Statistical Analysis of my Magic: The Gathering Cube as of War of The Spark

Abstract:

In order to gain a better understanding of the state of my cube and better learn how to improve various failings of the overall system, I analyzed my cube through comparative power and toughness across various CMCs. This method was selected over rigorous playtesting due to a lack of available play testers as well as reducing the variance in player skill level and preconceived perceptions of the cube.

Because of this analysis, the gameplay created from this designed system leads to an environment that rewarded incremental value and slower game plans, making fast and aggressive strategies far less viable than desired.

Terminology:

Magic: The Gathering is commonly abbreviated as Mtg or MTG and will be used as such throughout this paper. Additionally, this paper analyzes the structure of a larger system through various aspects of a MTG card. Specifically, the comparison between Converted Mana cost and the Power and Toughness of a single card.

AlpineGrizzly

            The Converted Mana Cost or CMC of a Magic: The Gathering card is found in the upper right hand corner of a card, and represents the total cost of resources that playing a card consumes. In the case of the Alpine Grizzly pictured above, it costs two resources – or mana – of any type, as well as specifically a green mana, for a total of three. As such, it’s CMC is three.

A creature’s Power and Toughness represent how strong the creature is, and is found in the bottom right hand side of a card. Specifically, the number on the left – power – represents how much damage the creature deals, and the number on the right – toughness – represents how much damage the creature can take before it dies.

Unless specified otherwise, creatures deal damage to each other simultaneously. In the event of our Alpine Grizzly, if it became engaged in combat with a creature with two power and two toughness, both would die. Similarly, if it became engaged in combat with a four power, four toughness creature, both would still die.

Finally, there is an important distinction between offense and defense within Magic: The Gathering. When on the offensive, each creature is an individual, but when defending, creatures can block as a group. For instance, a player on defense can pile fifteen creatures with one power and toughness each in front of a single creature with ten power and ten toughness.

Background:

Magic: The Gathering has many formats in which players can battle against each other using a common set of rules. One of these formats is called “Limited”, where the players must build decks from a limited set of MTG cards, hence the name. The way this functionally works is that players buy several packs of magic cards, and then build a single 40 card deck from only the cards they opened, and play against their peers who have completed the same task. There are many sub-genres within the limited Genre of Magic, but the focus of this paper is that of cube. A Magic: The Gathering Cube is a custom curation of MTG cards to create a unique system and environment for a specific style of gameplay. A cube changes the basic formula of limited, as players no longer need to physically purchase packs, but instead simulate packs through drawing from the Cube pool. While many cubes contain only the most powerful magic cards ever printed, many others vary drastically since a cube is custom to the creator, leading to many drastically different environments.

Specifically, my cube is only allowed to include common and uncommon rarity cards and is tailored to be a higher power level compared to most traditional sets, similar to that of a Masters Set. This allows me to showcase some of my favorite cards that are unfortunately not powerful enough for other formats of magic, or aren’t legal anymore. Additionally, this main restriction limits the complexity of the set, which is specifically tailored to my playgroup. Many of the other players that interact with this cube do not have prior experience playing Magic, so this allows for the creation of balanced play experiences, while still having large opportunities for memorable plays. Finally, on a practical standpoint, this, as well as several other restrictions, force me to be more creative with the cards that go into the cube.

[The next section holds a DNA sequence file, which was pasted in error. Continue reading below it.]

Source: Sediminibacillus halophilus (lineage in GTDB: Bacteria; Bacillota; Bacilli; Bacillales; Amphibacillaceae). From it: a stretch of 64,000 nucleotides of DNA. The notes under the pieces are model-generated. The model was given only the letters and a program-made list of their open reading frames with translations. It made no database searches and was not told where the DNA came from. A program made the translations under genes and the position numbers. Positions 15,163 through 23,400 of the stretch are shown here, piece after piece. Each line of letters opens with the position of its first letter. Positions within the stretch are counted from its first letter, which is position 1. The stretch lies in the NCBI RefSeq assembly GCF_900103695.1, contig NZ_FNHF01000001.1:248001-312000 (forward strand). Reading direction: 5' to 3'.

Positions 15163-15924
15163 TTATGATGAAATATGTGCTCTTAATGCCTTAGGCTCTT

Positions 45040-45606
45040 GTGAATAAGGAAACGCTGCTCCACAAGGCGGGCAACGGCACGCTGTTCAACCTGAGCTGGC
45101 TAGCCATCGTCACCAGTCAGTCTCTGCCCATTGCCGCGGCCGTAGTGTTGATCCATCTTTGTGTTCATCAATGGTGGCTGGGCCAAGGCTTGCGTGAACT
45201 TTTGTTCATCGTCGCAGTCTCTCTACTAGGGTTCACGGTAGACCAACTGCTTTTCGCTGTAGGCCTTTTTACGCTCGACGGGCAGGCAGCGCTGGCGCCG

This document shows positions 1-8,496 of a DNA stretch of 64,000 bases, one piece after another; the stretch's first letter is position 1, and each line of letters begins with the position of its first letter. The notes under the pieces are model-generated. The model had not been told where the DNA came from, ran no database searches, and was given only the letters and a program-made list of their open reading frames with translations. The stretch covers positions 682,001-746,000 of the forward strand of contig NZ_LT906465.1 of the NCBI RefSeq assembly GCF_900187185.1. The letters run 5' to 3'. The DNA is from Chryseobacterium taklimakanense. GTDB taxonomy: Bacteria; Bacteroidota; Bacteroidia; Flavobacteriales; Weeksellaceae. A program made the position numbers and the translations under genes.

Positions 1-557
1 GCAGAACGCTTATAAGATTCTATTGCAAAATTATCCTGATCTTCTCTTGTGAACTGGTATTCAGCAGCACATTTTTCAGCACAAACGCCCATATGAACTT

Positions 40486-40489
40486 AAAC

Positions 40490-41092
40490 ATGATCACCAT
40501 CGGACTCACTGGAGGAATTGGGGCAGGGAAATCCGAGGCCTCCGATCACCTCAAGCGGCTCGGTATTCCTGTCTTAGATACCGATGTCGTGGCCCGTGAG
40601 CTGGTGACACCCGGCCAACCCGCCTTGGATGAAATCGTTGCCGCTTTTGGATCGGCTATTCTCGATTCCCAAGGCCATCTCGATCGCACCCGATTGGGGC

My cube is designed to create a synergistic environment, with high choice and medium variance. As Mark Rosewater discusses regarding choice and variance in an article [1], experienced players prefer having high amounts of choice, and competitive prefer low variance, while inexperienced prefer high variance. As this cube is intended to be highly replay-able, the variance creates new situations every time it is played, while the choice creates more dynamic game states.

Furthermore, this cube attempts a heavily synergistic environment, where the combination of certain cards creates more powerful decks than what the card reads by itself. The danger of this type of construction is parasitism, where strategies have very little overlap with one another, greatly decreasing choice when constructing a deck. The most recent example of this effect in a traditional retail set was Ixalan. Ixalan was built as a Tribal set, where Pirates, Vampires, Merfolk, and Dinosaurs fought against one another. The problem was that each tribe had no mechanical overlap with each other, so any Merfolk in a Dinosaur deck weren’t particularly useful. As Nico Bohny says on Channel Fireball, “Ixalan is a draft format without real draft decisions” [2]. This discontent was not felt just from the professionals, but across the player base, with many citing it as one of the worst limited sets for a while. Additionally, the parasitic nature of the cards meant that very few competitive decks throughout Ixalan’s legality in a different format saw any play at all.

For the purpose of this analysis, I observed the power and toughness for cards across all converted mana costs to observe the relative strength and speed of my cube’s format. In magic, there are three large archetypes across any set, which are Aggro, Midrange, and Control, each of which prioritize different strategies to winning. Aggro decks are singularly focused on killing the opponent as fast as possible, and necessitate a large number of cards at one and two CMC. Midrange look to maximize value out of every card that they play, attempting to get more than a single card’s worth of value out of every card. Finally control decks look to abandon the early game, for the sake of overwhelming the other decks in the late game through sheer quantity of resources.

Each of these three archetypes are akin to that of rock-paper-scissors, where Midrange will usually beat Aggro, Aggro will usually beat control, and control will usually beat midrange. However, if there is an imbalance in this triangle, the most rock-like deck will win on average the highest percentage of the time. This became a concern of mine after observing matches taking longer and longer to play to completion.

Methodology:

For this analysis, I organized every card within the cube that created power and toughness, then plotted the difference between offense and defense in Excel, creating a bar-and-whisker graph. Each quadrant in a bar-and-whisker graph represents 25% of the sampling, and single dots qualify as outliers.